If a person acts as trustee in the sense of FinIA and if it does so on a commercial basis, i.e. at least one of the thresholds set out above is exceeded, then the respective person is in scope of the Financial Institutions Act and, therefore, has to be licensed by FINMA.
There are some exemptions, which are discussed below.
FinIA provides for certain exemptions from the licensing requirement for trustees, whereby the most prominent exemption is set forth in Article 2(2)(a) FinIA pursuant to which the licensing requirement does not apply to persons who manage solely the assets of persons with whom they have business or family ties. The rationale of this exemption is that affiliates or other members of a group are acting under the control of a parent company and, therefore, and since such companies are not truly independent from each other, the money managed by a group’s internal treasury, cash management or asset management company is not truly ‘other people’s money’ and thus does not require investor protection regulation.
The family ties exemption applies if the respective persons are relatives by blood or by marriage. Family ties are deemed to exist insofar as trustees manage in-house funds in favour of persons who have family ties with one another, if the portfolio managers or trustees are directly or indirectly controlled by third parties who have family ties with these persons or by a trust or a similar legal construct set up by a person with family ties (Article 4(2) FinIO). The exemption of family ties also includes the activity of a family member for the family office of his or her family, or persons who are not related to the family but are nevertheless employed for the management of a single family office. This family office exclusively manages its own assets and is controlled by the family members.
Trustees acting within the framework of a private trust company are also covered by the exemption (a private trust company is a company established with the sole purpose of acting as trustee for a single trust or a group of trusts of the same settlor or for a certain group of beneficiaries, usually a certain family. Private trust companies are regularly owned by a family member or by a trust or foundation which in turn has been established by a family member).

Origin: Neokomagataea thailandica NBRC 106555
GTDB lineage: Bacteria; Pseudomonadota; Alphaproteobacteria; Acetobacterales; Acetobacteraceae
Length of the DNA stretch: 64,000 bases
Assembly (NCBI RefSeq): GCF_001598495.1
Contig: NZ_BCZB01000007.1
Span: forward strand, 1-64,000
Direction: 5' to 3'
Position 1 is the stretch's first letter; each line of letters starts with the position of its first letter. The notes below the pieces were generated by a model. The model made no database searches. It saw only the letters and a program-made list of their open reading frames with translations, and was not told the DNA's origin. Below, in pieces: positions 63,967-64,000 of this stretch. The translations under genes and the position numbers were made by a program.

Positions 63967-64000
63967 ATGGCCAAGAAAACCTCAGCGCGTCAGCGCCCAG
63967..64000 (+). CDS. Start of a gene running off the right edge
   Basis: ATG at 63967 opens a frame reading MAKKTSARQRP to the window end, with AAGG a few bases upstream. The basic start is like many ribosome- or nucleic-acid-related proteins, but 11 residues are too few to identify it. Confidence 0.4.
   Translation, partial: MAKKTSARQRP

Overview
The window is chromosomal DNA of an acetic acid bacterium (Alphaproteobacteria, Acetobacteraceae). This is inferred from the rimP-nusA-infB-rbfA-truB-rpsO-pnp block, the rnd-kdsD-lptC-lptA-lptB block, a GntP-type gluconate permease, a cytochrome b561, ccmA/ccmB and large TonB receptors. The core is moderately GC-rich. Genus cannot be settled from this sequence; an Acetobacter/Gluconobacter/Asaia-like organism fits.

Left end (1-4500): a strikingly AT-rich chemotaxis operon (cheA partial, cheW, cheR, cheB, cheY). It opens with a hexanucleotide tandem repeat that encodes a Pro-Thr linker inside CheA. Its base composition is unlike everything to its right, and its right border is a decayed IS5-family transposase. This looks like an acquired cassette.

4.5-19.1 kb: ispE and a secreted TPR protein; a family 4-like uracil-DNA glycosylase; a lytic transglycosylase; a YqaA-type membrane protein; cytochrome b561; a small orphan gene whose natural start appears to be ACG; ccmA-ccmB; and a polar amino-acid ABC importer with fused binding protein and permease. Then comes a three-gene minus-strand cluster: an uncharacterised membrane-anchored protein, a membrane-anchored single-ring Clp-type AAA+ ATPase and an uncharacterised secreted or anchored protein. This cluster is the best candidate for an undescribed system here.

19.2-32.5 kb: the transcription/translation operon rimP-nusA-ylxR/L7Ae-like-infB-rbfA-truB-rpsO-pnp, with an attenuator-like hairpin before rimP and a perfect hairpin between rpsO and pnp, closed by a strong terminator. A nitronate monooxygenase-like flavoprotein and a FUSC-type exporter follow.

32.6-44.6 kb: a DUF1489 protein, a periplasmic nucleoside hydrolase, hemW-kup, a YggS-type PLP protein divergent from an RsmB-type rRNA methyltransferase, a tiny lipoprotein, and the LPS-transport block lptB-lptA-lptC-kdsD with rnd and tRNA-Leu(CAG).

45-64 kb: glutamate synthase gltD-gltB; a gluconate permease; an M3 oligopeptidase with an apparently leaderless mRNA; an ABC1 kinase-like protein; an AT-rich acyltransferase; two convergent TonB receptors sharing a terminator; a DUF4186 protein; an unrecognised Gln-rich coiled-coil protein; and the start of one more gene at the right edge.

The same is true for trustees acting on behalf of a dedicated trust company (a dedicated trust company is a company established, held and controlled by a licensed trustee at the request of a settlor and which acts as a special purpose vehicle solely as trustee for trusts established by a family member as settlor for the benefit of other family members as beneficiaries).
Finally, trustees are exempt from the licensing requirement if they exclusively act as trustees for trusts which were established by the same person or in favour of the same family and which are held and monitored by a financial institution which possesses a respective license by FINMA.
Exemption for trustees acting under control (Article 2(2)(a) FinIA)
In practice, FINMA seems to be granting the exemption of Article 2(2)(a) FinIA only under very strict requirements and only with a certain reluctance. This is critical from a legality and due process point of view because the intention of the legislator has been clearly established and set forth in the law. The intention of the lawmaker was undoubtedly to exempt trustees from a licensing requirement if they are acting under certain control, be it due to business or family ties.
As a matter of the Financial Institutions Ordinance (FinIO), the implementing ordinance of FinIA, family ties are deemed to exist insofar as a trustee manages in-house funds in favour of persons who have family ties with one another, if the trustee is directly or indirectly controlled by (i) third parties who have family ties with these persons; or (ii) a trust, a foundation or a similar construct set up by a person with family ties.